Exploring Controversial Issues in the Primary Social Studies Classroom, pp. 9 of 12


Ms. Angsana and Ms. Mimosa’s unit of lessons have demonstrated the importance of explicitly teaching their young charges constructive conflict communication norms and skills when engaging in conflict talk.  They consistently reminded students to listen attentively and speak respectfully by establishing routines and processes, such as passing the talking piece, suspending judgement, turn taking and emphasising openness to alternative viewpoints (Maloch, 2002). Such processes not only equipped students with the skills and knowledge to engage in constructive, open-minded dialogue with divergent viewpoints, but also reshaped the power dynamics within the class, improving the quality and frequency of individual participation in class discussions and providing more opportunities for positive interactions between dominant students and less dominant ones. Compared to a more adversarial approach which tends to promote competitive habits, such as zero-sum decision-making and the silencing of dissenting views, the use of dialogue pedagogies embodies a constructive, inclusive and equitable approach that better prepares students to engage with divergent perspectives in an increasingly conflictual and polarised world (Bickmore & Parker, 2014).

The recognition of alternative perspectives, especially the perspectives and voices of the silent and marginalised, is an important element in dialogic conflict education. Although Ms. Angsana and Ms. Mimosa could have selected a more visceral story that mirrored complex real-world social tensions, the story that they ended up selecting did explore many important concepts (e.g. social domination, social justice and equity) from the perspective of the marginalised. These are the very concepts that often do not receive sufficient attention and coverage in our Primary Social Studies national curriculum. Beyond the selection of appropriate content, both teachers have also put in place important pedagogical processes, such as framing the story using a contentious question (i.e. Is Sikkal a fair society?) to draw attention to previously discounted voices and engaging students to participate in circle dialogue in the role of stakeholders to elicit powerful classroom conversations about rights and equity. From carefully selecting controversial content that introduced students to marginal voices, to putting in place inclusive and equitable pedagogical processes, both Ms. Angsana and Ms. Mimosa have demonstrated the illuminating role teachers play in awakening critical consciousness of society’s oppressive structures (Freire, 1970).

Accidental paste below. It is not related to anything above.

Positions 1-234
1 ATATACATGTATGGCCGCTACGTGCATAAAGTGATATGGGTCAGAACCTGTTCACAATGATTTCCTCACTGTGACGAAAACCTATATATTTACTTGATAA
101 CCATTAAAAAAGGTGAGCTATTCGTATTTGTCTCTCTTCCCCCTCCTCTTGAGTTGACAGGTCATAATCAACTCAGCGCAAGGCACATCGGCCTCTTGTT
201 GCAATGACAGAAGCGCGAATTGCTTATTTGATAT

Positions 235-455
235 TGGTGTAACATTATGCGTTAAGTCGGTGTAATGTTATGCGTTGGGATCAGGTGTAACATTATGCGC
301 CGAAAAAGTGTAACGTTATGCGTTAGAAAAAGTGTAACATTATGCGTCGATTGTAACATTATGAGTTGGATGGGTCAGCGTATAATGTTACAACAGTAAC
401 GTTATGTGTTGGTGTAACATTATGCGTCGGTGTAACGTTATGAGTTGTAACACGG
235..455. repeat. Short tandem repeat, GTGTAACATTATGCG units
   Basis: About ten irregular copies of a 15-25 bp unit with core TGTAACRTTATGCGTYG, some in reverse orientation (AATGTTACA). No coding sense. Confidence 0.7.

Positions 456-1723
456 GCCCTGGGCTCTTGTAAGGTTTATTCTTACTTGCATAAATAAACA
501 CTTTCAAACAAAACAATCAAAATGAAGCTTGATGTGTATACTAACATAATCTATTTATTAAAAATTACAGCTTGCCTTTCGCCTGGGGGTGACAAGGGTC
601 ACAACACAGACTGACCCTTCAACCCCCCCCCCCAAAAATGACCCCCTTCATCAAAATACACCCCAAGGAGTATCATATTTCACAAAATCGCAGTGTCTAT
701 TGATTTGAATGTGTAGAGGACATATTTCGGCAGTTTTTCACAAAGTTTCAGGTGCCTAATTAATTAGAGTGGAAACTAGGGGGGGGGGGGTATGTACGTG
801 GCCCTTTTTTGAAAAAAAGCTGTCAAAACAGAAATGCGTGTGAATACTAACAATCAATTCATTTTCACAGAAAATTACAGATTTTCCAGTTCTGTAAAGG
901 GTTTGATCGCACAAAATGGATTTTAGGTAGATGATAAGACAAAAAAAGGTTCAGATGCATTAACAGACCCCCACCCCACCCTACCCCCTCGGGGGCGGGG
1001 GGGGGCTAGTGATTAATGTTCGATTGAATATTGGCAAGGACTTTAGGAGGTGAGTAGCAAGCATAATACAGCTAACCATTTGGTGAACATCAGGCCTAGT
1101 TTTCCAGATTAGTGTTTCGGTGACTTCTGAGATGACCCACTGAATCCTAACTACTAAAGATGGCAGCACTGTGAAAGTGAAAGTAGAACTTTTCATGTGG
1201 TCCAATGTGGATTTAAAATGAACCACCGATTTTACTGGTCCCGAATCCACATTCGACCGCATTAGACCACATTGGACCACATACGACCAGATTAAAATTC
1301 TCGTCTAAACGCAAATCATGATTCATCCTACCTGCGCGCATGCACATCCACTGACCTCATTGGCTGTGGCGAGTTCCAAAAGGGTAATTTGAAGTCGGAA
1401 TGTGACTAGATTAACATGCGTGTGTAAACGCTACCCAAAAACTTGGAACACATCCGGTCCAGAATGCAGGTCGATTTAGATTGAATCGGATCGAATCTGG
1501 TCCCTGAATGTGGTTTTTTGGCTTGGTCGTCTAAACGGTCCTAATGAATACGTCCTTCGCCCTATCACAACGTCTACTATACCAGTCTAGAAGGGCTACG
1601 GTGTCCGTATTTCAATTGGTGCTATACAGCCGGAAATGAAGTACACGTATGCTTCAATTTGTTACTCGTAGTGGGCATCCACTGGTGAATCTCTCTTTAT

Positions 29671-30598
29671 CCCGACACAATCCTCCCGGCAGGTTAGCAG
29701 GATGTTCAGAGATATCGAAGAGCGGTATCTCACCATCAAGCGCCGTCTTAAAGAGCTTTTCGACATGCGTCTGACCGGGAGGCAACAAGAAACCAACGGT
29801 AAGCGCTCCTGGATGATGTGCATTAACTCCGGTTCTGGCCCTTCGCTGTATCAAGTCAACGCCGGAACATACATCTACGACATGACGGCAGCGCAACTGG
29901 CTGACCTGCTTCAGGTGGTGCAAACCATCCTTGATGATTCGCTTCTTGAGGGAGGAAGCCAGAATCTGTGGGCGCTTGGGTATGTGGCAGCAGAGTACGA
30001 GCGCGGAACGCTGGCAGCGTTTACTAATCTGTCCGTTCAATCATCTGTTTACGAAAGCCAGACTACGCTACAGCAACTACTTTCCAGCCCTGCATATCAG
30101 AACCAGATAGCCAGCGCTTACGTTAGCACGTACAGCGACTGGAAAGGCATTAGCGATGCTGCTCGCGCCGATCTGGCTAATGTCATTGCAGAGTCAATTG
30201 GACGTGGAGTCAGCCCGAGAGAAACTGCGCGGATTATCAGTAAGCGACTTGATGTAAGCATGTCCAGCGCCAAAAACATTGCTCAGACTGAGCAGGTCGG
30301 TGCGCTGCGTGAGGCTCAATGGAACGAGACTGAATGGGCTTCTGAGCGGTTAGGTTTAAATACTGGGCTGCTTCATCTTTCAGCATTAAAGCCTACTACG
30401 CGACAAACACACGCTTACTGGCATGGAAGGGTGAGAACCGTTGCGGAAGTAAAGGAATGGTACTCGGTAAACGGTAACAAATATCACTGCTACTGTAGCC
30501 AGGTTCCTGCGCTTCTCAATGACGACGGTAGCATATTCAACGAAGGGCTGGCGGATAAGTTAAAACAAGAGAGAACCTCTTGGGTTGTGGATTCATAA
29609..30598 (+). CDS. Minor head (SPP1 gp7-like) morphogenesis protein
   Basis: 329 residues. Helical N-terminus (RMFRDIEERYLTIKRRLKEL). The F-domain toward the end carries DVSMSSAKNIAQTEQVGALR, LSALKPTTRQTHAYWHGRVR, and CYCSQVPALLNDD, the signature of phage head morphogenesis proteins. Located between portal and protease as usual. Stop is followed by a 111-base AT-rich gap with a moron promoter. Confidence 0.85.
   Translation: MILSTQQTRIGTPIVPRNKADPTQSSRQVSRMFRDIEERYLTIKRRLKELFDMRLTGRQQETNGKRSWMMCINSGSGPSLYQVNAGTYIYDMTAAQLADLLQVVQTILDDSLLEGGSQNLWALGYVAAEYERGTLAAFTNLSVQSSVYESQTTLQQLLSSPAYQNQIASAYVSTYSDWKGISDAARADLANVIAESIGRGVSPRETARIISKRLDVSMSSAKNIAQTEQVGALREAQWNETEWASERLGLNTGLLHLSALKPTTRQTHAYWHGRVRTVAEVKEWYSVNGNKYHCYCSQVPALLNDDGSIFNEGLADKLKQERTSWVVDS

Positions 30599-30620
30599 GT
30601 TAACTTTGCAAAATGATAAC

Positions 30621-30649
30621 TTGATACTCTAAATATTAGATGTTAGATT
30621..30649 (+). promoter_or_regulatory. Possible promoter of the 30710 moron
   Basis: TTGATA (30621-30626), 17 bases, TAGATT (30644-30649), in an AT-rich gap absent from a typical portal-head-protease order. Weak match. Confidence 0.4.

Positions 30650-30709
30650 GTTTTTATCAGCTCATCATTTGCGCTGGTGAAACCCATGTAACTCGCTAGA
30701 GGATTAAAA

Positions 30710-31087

Another significant element observed in this unit of study was the sharing of power in the classroom when engaging in collective problem-solving and decision-making. The respectful communication norms and skills taught were particularly helpful in eroding certain power imbalances within the classroom and encouraging the normally marginalised or less confident students to voice their viewpoints when they were working in small groups to create an action plan to help Sikkal become a fairer society. This deliberate attempt to share power in class surfaced again when both teachers were consolidating the suggestions mooted by the different groups of students. Through the use of the peacemaking circle process and a talking piece, both teachers ensured that every single student had an opportunity to share any deeply held concerns or propose alternative solutions to improve the class action plan. By moving away from a majority-rule approach towards a shared governance approach in decision-making, both teachers empowered students to believe that even the decisions and actions of one citizen is instrumental in building a strong democracy and expanding social justice (Ochoa-Becker, 2007).

An Inspiring Quote

"[Open-mindedness] includes an active desire to listen to more sides than one; to give heed to facts from whatever source they come; to give full attention to alternative possibilities; to recognize the possibility of error even in the beliefs that are dearest to us."

~ John Dewey, How We Think

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